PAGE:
John Hines, 1910-1997
Driven to Empower
Hines’ drive, commitment, and rare character were recognized by the House of Bishops in 1965 when they elected him as Presiding Bishop, a position he held until 1974. At a time of extreme turbulence within the country and the Episcopal Church, Hines guided the Church, labeling himself a “theological conservative and social progressive.” Taking an activist approach to social issues, Hines supported greater minority involvement in church councils and the ordination of women.
Above all, Hines positioned himself on the battlefront where Christian values converged with racism and poverty. This was profoundly evident in his response to the riots that broke out in dozens of American inner cities in 1967. Hines boldly proposed a reordering of the Church’s financial priorities in order to help address the deep inequalities in American society. He proposed empowerment and self-determination for African Americans by advocating for political and economic independence based on financial help free of conditions.
His vision resulted in the General Convention Special Program. Initially accepted by church members, it later became a source of dissension causing many congregations to withhold funds from the General Convention. In his aim to rid the Church of overt racism, Hines’ GCSP accomplished much in spite of the backlash and misgivings of the Episcopalian majority.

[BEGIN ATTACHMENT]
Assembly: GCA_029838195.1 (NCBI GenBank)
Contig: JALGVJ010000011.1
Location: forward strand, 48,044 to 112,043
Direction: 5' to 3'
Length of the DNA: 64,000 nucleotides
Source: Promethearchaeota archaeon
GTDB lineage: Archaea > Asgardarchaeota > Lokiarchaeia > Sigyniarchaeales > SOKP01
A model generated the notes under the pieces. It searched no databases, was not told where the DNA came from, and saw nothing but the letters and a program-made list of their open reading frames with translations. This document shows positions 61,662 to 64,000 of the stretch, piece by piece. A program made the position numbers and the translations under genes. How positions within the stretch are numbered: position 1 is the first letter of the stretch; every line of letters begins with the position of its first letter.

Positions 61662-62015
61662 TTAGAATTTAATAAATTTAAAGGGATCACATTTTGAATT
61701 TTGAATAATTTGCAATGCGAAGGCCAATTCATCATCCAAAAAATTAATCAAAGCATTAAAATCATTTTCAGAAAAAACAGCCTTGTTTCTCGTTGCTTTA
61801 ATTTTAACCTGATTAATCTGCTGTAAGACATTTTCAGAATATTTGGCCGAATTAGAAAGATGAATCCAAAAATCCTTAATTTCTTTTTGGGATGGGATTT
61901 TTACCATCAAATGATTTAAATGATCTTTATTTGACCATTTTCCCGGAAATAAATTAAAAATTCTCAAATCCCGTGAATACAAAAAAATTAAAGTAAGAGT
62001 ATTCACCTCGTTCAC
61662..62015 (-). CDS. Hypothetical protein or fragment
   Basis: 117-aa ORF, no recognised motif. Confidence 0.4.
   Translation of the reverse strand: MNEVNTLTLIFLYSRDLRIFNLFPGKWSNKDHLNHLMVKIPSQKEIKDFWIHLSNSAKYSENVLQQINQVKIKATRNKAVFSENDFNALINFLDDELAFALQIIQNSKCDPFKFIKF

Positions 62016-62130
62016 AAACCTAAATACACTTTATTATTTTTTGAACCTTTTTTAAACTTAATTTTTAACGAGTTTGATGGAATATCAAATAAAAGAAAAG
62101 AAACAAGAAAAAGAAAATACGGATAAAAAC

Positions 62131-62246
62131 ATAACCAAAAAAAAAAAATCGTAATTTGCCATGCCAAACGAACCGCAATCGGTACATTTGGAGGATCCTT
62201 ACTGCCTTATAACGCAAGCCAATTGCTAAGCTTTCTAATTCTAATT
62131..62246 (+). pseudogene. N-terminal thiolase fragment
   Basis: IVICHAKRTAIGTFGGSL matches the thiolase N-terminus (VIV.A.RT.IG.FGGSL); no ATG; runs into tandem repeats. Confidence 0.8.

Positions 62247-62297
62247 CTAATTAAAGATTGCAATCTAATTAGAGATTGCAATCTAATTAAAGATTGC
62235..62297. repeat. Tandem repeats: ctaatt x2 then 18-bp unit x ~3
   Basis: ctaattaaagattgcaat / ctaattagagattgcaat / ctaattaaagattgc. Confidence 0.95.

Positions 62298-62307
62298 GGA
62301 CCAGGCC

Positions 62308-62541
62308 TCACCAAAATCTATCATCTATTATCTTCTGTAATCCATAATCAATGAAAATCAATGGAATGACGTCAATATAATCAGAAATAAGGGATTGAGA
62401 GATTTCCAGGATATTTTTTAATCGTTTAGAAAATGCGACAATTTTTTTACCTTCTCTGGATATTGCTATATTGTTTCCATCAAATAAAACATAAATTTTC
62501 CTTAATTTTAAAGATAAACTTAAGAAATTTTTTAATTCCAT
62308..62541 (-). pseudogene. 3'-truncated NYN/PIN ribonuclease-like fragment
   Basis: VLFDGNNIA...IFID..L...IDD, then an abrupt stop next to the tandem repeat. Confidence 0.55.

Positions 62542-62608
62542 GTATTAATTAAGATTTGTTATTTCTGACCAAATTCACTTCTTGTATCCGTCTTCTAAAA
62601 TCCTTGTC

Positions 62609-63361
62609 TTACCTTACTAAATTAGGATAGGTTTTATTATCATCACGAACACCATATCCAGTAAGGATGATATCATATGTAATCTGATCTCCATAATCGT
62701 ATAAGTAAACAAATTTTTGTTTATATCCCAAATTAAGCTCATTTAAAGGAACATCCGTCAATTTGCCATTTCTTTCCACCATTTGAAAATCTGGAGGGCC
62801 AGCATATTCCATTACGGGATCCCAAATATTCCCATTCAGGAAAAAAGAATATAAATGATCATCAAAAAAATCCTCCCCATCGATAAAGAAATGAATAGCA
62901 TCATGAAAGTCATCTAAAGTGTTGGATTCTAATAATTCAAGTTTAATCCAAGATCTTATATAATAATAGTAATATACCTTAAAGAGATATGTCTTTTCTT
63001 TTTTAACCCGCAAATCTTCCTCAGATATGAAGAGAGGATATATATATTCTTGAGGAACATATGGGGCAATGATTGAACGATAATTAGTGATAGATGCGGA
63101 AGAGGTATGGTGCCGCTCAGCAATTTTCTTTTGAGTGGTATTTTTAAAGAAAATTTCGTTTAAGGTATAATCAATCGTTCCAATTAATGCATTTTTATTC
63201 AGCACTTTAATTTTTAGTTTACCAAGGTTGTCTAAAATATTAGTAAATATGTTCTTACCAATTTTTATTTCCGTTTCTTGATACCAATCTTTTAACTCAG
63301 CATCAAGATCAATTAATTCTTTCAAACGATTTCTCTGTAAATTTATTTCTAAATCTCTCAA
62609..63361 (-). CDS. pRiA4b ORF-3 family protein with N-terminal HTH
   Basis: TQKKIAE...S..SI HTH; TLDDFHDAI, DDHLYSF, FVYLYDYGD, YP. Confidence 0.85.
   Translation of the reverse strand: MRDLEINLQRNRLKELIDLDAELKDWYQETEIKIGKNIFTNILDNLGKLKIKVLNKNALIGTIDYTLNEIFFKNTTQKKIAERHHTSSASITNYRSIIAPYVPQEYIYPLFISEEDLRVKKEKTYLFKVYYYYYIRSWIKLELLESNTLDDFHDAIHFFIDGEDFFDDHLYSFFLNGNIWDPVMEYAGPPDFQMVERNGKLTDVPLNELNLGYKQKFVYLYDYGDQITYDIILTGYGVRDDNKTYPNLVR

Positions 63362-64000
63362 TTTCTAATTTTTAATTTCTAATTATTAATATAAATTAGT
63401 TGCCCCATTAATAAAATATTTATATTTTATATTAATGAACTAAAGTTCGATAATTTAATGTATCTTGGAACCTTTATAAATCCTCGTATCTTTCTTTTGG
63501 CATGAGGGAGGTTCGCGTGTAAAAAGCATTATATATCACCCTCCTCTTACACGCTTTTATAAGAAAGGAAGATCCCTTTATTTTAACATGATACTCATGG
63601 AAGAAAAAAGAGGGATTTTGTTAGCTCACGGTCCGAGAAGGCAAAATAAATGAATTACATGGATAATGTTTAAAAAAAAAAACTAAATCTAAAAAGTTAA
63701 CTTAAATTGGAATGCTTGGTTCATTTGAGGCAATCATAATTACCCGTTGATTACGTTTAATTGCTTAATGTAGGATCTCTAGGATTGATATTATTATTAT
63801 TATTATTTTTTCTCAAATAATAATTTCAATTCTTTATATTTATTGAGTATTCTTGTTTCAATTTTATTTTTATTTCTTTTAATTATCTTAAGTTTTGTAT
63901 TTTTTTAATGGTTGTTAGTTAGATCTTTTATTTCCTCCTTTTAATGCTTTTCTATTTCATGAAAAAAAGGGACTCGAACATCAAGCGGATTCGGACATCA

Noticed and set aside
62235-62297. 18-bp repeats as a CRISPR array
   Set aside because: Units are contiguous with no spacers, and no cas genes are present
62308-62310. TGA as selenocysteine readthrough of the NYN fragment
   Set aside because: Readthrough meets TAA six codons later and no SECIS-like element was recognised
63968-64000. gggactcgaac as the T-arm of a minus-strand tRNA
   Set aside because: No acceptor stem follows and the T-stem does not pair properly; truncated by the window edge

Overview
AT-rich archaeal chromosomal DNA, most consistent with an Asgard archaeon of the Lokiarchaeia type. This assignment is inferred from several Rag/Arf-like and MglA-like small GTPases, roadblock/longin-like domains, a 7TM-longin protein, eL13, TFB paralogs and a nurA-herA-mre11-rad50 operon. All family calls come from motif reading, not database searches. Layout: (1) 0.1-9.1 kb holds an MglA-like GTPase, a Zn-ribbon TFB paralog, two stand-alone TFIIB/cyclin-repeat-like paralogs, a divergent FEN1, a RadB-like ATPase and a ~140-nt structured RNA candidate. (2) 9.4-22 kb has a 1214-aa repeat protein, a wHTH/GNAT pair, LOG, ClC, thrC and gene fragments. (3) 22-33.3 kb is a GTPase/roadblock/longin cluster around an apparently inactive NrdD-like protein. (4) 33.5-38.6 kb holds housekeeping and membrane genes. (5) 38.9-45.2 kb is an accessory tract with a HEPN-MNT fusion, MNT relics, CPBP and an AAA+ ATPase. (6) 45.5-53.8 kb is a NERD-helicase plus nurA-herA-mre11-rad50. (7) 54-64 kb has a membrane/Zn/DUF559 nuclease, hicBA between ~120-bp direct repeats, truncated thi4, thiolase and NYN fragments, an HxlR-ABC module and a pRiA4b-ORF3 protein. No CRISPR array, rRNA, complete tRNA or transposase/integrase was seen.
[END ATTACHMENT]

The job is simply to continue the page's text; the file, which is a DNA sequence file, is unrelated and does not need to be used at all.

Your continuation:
Hines demonstrated innovation once again when in 1971 at a General Motors shareholders’ meeting, he supported the movement to divest American corporations of interests in South Africa as a way of protesting the systematic racism of apartheid. The divestment movement was credited by former Archbishop Desmond Tutu of South Africa as fundamental in the eventual collapse of apartheid. In 1971, Hines was named “Clergyman of the Year” by the interfaith organization Religious Heritage of America.
Controversy and Deliverance
In spite of the controversy and criticism targeting Hines and affecting his decision for voluntary retirement before the end of his term, he did not abandon his commitment to the impoverished and oppressed. Debate detracts from the legacy of Hines’ term as Presiding Bishop. Although he forever changed the Church’s definition of domestic mission to social engagement, he is also considered the chief cause of the church’s shrinking population and loss of confidence in national Church structures. The personal toll was also profound.
Upon his retirement in 1974, he and his wife moved to North Carolina where they lived for almost 20 years. Rarely did he participate in national church affairs, preaching infrequently, lecturing occasionally, and participating in the consecration of bishops. In 1993, he and his wife, Helen, moved to Austin, Texas. Helen died in 1996, and he succeeded her in 1997. [Sources]